Following his previous term, Harry Truman hoped to achieve a second stint as President with the support of his party. However, the Democrats, after seeing that early polls showing Truman’s popularity was spiraling, wavered in their support of. In spite of his party’s attempts to replace him with Eisenhower, Truman continued to strive towards gaining national favor and continuing his presidency. Embracing his role as the underdog, Truman fought an upwards battle while relying on the support of the diminishing unions and labor that had once been the backbone of his campaign. In April, Truman’s most difficult month of his campaign, “Truman’s support…seriously considered jettisoning a sitting president and [looked] for a candidate who could at least not embarrass himself.”3 During this month, even his strongest supporters began to crumble beneath him and most soon joined the ranks of his opponents. Persevering on however, Truman continued to fight popular belief in his loss and gradually earned recognition for his efforts in the voting polls, slowly regaining his support. Utilizing the method of whistle stops, the Truman campaign is best remembered for “Give ‘em Hell, Harry.”4 This tactic was best represented by Truman’s relentless verbal attacks on Dewey and the Republican Party. Taking advantage of railroads, Truman crossed the country countless times, delivering notorious speeches that criticized the Republican controlled Congress, all while earning bulk voters’ trust. What had seemed initially as an inevitable loss for Truman slowly blossomed into an optimistic situation for Truman, the Democratic underdog. As Dewey continued to proceed through the election cautiously, Truman took the offensive firing shot after shot at his opponents, gambling his unstable foothold in the election in hopes of winning. When the campaign had reached its end, it became clear that Truman and his committee had emerged as the victors of a grueling election, beating the highly favored, Thomas Dewey, as well as Strom Thurmond and Henry Wallace.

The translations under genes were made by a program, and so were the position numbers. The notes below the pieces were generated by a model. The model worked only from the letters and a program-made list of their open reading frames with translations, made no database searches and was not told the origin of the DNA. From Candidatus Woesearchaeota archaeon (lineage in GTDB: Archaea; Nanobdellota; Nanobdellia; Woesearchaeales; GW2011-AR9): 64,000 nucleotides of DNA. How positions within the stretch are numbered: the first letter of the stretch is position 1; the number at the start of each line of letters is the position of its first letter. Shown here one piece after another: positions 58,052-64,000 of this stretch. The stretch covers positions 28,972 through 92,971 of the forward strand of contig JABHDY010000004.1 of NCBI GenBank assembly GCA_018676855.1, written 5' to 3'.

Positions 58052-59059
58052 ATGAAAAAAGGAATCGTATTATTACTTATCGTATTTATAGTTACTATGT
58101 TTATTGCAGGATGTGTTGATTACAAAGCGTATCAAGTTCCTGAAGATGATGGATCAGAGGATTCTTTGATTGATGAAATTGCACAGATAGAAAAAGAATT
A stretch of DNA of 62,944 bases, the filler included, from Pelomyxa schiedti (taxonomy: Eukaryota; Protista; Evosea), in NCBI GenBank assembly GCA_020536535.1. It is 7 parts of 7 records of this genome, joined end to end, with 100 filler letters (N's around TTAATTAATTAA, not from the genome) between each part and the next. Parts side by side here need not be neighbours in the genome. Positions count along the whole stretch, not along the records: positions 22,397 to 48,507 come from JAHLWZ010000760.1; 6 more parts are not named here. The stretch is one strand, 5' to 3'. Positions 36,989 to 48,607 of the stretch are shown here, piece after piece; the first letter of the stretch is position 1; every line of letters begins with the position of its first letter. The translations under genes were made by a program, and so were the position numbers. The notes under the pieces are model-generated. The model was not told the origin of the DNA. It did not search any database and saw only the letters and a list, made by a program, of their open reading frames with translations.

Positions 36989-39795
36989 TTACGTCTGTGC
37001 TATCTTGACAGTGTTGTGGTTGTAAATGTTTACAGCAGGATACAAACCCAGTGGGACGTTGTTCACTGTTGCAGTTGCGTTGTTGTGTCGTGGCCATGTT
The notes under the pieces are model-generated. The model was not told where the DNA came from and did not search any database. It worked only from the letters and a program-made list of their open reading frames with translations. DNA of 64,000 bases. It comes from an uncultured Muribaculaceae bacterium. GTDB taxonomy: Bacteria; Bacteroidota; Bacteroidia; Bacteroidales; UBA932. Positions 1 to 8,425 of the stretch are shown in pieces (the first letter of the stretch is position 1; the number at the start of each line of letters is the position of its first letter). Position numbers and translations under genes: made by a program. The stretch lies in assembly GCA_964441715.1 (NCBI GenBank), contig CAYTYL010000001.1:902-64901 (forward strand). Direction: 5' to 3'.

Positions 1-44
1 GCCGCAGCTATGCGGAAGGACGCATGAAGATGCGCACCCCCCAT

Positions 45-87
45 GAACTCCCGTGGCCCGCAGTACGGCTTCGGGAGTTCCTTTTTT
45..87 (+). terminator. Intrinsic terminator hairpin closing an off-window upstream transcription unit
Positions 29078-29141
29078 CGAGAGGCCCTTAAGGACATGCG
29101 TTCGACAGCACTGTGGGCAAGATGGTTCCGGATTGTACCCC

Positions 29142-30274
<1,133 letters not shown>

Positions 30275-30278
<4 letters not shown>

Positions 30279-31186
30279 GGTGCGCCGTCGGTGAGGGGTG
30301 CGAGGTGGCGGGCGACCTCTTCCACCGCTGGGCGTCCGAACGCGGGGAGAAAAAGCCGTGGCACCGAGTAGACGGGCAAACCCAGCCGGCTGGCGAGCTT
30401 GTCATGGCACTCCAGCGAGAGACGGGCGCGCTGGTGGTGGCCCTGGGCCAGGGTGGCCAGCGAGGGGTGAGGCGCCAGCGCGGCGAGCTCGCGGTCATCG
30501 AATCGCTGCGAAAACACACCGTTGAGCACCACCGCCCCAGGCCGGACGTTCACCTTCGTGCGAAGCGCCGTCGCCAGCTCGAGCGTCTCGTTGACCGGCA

Initially a response to Truman’s civil rights plan, the States’ Rights Democratic Party, or Dixiecrats, emerged with the primary intention of gaining recognition for their cause. Rallying under the leadership of Strom Thurmond, the Dixiecrats strove to protect the South, “built upon segregation.”5 Proceeding throughout the election, Thurmond and his running mate, Fielding Wright were optimistic of the outcome of the election despite having the support of only three states. Primarily supported by the South, the Dixiecrats fought against the civil rights movement supported by Truman. Waging a two-front campaign, Thurmond employed memorable speeches that were both emotional and histrionic. In hopes of gaining favor in other regions of the country, Thurmond moved his campaign into the heart of the North. Because of the low income and budget that the Dixiecrats worked with during the election, the sudden source of which the party money was very suspicious and continues to puzzle decades after. Coupled with the latest information regarding the election, compiled from research, it had been revealed that the source of the funds of the States’ Rights Democratic Party came from a few select wealthy individuals who had evaded the increased tax that would have resulted from their support. It becomes apparent that in this election, the Dixiecrats were primarily disregarded by the populous and strove only to elucidate the Old South’s opposition towards the civil rights movement which had come to jeopardize the lifestyle.